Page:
Malaria Module:
Malaria Control in Eritrea

Climate datasets

While there is a variety of rainfall datasets for Eritrea, few are suitable for analyses of long-term trends and variability. In this exercise, we will use the CMAP rainfall estimates and NDVI version g presented in the Find Data Sources section.

In order to compare the malaria incidence data versus the climate/environmental factors, the seasonality should first be removed by computing monthly anomalies (departure from long term mean).

Anomalies are used instead of recorded values because both climate variables and malaria incidences have a similar seasonal pattern. Statistical analysis of recorded values would indicate a very high correlation between climate and malaria incidence. This is only due to the fact that the temporal evolution of climate variables and malaria incidences follow the same seasonality. In order to eliminate the seasonal cycle effect and study only the impact of variations in climate with variations in malaria incidence, the long-term mean is subtracted from the recorded data.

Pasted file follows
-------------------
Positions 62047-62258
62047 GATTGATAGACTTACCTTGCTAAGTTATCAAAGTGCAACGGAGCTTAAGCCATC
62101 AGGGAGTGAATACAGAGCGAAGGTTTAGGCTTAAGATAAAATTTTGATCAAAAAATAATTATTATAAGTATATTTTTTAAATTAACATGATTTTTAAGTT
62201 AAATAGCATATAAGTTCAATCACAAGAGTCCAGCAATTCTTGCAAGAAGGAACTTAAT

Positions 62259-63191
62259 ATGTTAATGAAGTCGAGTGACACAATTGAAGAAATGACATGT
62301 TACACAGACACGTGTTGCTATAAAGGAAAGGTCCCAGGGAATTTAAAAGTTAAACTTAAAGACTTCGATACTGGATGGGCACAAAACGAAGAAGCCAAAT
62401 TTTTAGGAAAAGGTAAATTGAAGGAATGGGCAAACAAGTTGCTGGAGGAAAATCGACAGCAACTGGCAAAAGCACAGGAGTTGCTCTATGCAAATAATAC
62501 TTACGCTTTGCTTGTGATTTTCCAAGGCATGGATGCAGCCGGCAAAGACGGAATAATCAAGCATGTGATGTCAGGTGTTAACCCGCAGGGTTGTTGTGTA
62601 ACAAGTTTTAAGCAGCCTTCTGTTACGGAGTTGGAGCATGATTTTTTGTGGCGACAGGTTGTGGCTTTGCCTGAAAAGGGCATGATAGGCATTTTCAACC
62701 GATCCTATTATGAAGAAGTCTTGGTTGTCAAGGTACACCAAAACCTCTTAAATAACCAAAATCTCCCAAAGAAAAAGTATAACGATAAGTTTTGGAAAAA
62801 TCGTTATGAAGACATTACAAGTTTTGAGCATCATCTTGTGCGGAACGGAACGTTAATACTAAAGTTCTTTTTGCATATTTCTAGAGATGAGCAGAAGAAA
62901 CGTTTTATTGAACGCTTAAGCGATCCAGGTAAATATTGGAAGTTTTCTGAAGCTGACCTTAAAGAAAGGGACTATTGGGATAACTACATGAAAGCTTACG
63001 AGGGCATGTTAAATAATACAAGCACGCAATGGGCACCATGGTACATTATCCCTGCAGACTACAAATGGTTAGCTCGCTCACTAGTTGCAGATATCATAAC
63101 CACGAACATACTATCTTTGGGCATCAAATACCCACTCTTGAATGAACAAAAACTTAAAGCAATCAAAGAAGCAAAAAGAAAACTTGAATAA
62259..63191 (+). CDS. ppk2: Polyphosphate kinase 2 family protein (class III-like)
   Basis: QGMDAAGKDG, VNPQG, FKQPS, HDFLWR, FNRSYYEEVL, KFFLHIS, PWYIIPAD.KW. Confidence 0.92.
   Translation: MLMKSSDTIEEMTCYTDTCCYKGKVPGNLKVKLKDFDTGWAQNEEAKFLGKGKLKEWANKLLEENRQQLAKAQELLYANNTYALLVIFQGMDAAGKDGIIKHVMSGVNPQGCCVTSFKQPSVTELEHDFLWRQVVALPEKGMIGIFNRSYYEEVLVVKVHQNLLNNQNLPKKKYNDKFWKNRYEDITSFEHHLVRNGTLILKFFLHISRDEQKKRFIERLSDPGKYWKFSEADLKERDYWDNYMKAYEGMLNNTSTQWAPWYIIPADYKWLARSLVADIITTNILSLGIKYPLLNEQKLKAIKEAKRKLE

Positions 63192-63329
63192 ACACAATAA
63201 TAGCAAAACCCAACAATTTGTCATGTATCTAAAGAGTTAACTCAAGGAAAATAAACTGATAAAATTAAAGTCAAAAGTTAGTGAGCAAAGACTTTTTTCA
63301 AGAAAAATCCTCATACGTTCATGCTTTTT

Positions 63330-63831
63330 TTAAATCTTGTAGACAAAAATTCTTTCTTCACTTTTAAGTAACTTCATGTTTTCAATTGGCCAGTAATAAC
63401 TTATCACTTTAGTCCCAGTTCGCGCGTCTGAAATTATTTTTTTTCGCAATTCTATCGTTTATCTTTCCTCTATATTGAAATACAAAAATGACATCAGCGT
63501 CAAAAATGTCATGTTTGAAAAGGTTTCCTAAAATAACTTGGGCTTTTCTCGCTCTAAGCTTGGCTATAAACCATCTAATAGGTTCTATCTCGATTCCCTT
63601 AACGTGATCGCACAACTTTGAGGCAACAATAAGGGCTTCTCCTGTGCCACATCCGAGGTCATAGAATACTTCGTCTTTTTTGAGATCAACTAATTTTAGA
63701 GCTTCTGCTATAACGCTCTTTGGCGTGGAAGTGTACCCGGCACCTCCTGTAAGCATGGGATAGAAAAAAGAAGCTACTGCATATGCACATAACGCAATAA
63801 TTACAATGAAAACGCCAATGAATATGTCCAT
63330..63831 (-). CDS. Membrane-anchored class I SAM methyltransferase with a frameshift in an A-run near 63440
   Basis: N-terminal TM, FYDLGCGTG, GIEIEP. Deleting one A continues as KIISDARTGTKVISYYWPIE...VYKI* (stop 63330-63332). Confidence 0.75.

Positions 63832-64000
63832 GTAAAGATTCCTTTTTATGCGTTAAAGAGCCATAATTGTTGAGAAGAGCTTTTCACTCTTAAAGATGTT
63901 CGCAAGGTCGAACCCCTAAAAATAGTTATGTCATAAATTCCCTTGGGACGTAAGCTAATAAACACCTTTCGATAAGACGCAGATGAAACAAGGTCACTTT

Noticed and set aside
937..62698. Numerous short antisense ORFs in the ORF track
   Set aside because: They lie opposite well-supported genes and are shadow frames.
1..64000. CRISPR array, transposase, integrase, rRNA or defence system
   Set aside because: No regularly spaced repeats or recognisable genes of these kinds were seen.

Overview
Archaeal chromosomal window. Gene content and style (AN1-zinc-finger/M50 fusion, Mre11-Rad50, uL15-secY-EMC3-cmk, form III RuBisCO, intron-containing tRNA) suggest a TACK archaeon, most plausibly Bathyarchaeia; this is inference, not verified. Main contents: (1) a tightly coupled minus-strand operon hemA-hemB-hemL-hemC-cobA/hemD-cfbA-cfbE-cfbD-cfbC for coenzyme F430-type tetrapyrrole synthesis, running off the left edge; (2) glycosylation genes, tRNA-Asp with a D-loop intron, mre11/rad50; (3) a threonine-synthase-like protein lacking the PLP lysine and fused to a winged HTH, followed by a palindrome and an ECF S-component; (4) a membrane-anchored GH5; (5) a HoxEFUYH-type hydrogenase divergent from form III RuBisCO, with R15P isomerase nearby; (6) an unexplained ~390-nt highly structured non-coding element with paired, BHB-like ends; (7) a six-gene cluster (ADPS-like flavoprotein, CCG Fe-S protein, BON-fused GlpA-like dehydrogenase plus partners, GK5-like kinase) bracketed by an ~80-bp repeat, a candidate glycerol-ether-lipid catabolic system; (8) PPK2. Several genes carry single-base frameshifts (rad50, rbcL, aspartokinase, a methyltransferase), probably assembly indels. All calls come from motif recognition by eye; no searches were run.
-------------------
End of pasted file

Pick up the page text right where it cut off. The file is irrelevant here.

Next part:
An anomaly is computed as the difference between the value of either rainfall or vegetation and its climatological mean value. Monthly anomaly is computed as the difference between the original monthly value in a given month and the monthly climatological value for that month of the year.

Figure 4 - Anomaly equation

Here, for months i and years j, r’ij is the monthly anomaly and rij is the original monthly value. The remainder of the equation is the calculation of the monthly climatology, which is subtracted from the original monthly values.

The monthly anomalies, both for climate environmental variables and for incidences data, are used for the analysis.

The satellite-derived climate variables from the IRI data library must be averaged over the same administrative boundaries as the incidence data, using subzoba boundaries. Whilst it would have been preferable to use smaller boundaries such as health facility catchment areas, these are not yet available.